July 2, 2015
Two laws passed by the Tennessee General Assembly in the wake of the passage of Amendment 1 last November, giving the Legislature more authority to regulate abortion, took effect on Wednesday, July 1.
However, both laws have been challenged in a federal lawsuit, and U.S. District Judge Kevin Sharp has issued a stay halting the implementation of one of the laws.
Last November, Tennessee voters approved an amendment to the Tennessee Constitution restoring the state Legislature’s authority to regulate the abortion industry. In the session that began in January, the General Assembly passed two laws affecting the abortion industry:
• Implementing a 48-hour waiting period on procuring an abortion; establishing requirements for informed consent; and providing a medical emergency exception.
• Requiring facilities or physician offices where more than 50 abortions are performed in a calendar year to be licensed as ambulatory surgical treatment centers.
The Catholic Public Policy Commission, which lobbies the state Legislature on behalf of the three Catholic dioceses in Tennessee, worked for passage of the two laws.
Two abortion clinics, the Women’s Center in Nashville and the Bristol Regional Women’s Center, filed a lawsuit in U.S. District Court in Nashville challenging the requirement they be licensed as ambulatory surgical treatment centers.
Judge Sharp issued a temporary restraining order to keep the state from enforcing the law because the two clinics did not have enough time to comply.
According to the lawsuit, the state refused to issue ambulatory surgical center licenses to the two abortion clinics until they submitted a set of architectural plans, renovated their buildings as needed, and passed a site inspection. The Tennessee Department of Health didn’t make the license application available until 15 days before the law took effect, the lawsuit states.
“It is simply not possible to complete this process in the time available before the law takes effect,” Judge Sharp ruled.
The federal lawsuit, which was filed by Adams & Boyle P.C., which operates the two abortion clinics, and Dr. Wesley Adams, who performs abortions at both clinics, was joined by the Memphis Center for Reproductive Health.
The lawsuit also challenges two other laws: the 48-hour waiting period and a 2012 law requiring abortion doctors to have hospital admitting privileges.
A hearing on the lawsuit and the temporary restraining order is scheduled for Thursday, July 9, in Nashville.
The battle over abortion laws in Tennessee is also being fought in other states.
On June 29, the U.S. Supreme Court, on a 5-4 vote, blocked enforcement of a Texas law with new requirements on abortion facilities. Clinics that would close because of the law can stay open while the high court considers whether to hear an appeal of a ruling upholding the law by the 5th U.S. Circuit Court of Appeals.
The law requires abortion facilities to meet the same health and safety standards as facilities that provide other outpatient surgeries. The law also prohibits abortion after 20 weeks and says that RU-486 and other abortion pills can only be dispensed by a doctor.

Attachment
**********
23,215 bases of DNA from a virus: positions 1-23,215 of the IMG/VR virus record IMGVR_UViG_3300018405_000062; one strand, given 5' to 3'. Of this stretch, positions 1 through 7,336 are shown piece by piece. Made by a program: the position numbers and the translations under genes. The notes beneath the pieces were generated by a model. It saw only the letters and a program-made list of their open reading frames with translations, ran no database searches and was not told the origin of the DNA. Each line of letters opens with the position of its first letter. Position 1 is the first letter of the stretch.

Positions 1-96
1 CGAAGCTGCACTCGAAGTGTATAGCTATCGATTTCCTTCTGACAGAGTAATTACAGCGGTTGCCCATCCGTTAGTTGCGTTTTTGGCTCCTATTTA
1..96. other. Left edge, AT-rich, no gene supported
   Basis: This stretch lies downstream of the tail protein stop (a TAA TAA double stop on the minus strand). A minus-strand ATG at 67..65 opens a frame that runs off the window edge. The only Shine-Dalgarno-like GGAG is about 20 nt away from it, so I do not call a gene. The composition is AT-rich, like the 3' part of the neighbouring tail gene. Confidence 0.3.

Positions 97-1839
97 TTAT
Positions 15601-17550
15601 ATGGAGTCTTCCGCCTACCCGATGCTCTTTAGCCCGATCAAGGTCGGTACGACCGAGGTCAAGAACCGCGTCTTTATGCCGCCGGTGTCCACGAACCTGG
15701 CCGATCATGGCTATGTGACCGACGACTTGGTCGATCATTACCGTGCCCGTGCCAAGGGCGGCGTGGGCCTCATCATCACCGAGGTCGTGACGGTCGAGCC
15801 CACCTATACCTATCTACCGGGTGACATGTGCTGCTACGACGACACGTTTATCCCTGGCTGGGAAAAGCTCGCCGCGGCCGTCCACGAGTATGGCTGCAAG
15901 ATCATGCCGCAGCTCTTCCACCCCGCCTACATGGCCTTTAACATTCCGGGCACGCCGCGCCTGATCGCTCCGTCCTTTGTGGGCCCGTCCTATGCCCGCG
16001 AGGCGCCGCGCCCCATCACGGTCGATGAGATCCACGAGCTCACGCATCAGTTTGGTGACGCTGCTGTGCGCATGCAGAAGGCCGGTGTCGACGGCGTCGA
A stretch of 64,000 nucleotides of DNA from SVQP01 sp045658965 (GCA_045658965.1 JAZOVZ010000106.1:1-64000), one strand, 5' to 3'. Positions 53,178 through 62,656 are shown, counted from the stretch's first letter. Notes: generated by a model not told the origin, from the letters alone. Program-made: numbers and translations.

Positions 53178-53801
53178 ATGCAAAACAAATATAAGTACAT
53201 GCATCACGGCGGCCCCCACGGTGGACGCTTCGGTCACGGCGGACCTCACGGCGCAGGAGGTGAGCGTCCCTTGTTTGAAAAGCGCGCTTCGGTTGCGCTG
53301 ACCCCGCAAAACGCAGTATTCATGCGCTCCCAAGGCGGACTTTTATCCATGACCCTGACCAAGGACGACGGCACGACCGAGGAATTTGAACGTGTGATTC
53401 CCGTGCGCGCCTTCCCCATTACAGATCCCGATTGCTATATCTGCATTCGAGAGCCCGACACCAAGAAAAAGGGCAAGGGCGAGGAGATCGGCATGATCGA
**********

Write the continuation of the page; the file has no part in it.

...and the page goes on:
In a June 9 ruling, the U.S. Fifth Circuit Court of Appeals upheld the constitutionality of the law, and rejected pleas by abortion clinics to suspend its implementation while it is appealed. The Supreme Court ruling prevents enforcement of the law until the fall when the high court will decide if the justices should hear an appeal from a lower court.
A June 30 statement from the Texas Catholic conference, the public policy arm of the Texas Catholic bishops, said the bishops “grieve for the unborn children who will continue to die, and are concerned for the mothers who will subjected to substandard care, while the court delays until the fall to resolve this issue.”
“While the Texas Catholic Conference opposes abortion, it equally values protecting and preserving the health of women, whose lives and dignity are just as precious as those destroyed by the act of abortion,” the statement said.
“Short of closing these abortion facilities, abortionists must meet the most rigorous, mandatory standards of medical inspections and regulation,” the statement added.
A Kansas District Court judge June 25 granted a temporary injunction against Kansas’ Unborn Child Protection from Dismemberment Abortion Act, which was to take effect July 1.
The law bans the dilation and evacuation abortion procedure -- which pro-life advocates describe as “dismemberment” -- that is commonly used during the second trimester of pregnancy.
“Today’s injunction leaves unborn children vulnerable to painful death by dismemberment,” said Mary Spaulding Balch, National Right to Life’s director of state legislation.
“The fact that the practice of dismembering an innocent, living unborn child is legally protected killing should outrage people everywhere,” she said. “Dismembering living unborn children needs to be outlawed.”
The law allows the procedure when it is necessary to protect the life or health of the mother.
Based on model legislation from National Right to Life, the measure was passed overwhelmingly by both houses of the Kansas Legislature earlier this year and was signed into law by Republican Gov. Sam Brownback.
The Center for Reproductive Rights filed suit against the law. The injunction blocking it will stay in place while the judge, Shawnee County District Court Judge Larry Hendricks, considers the lawsuit further.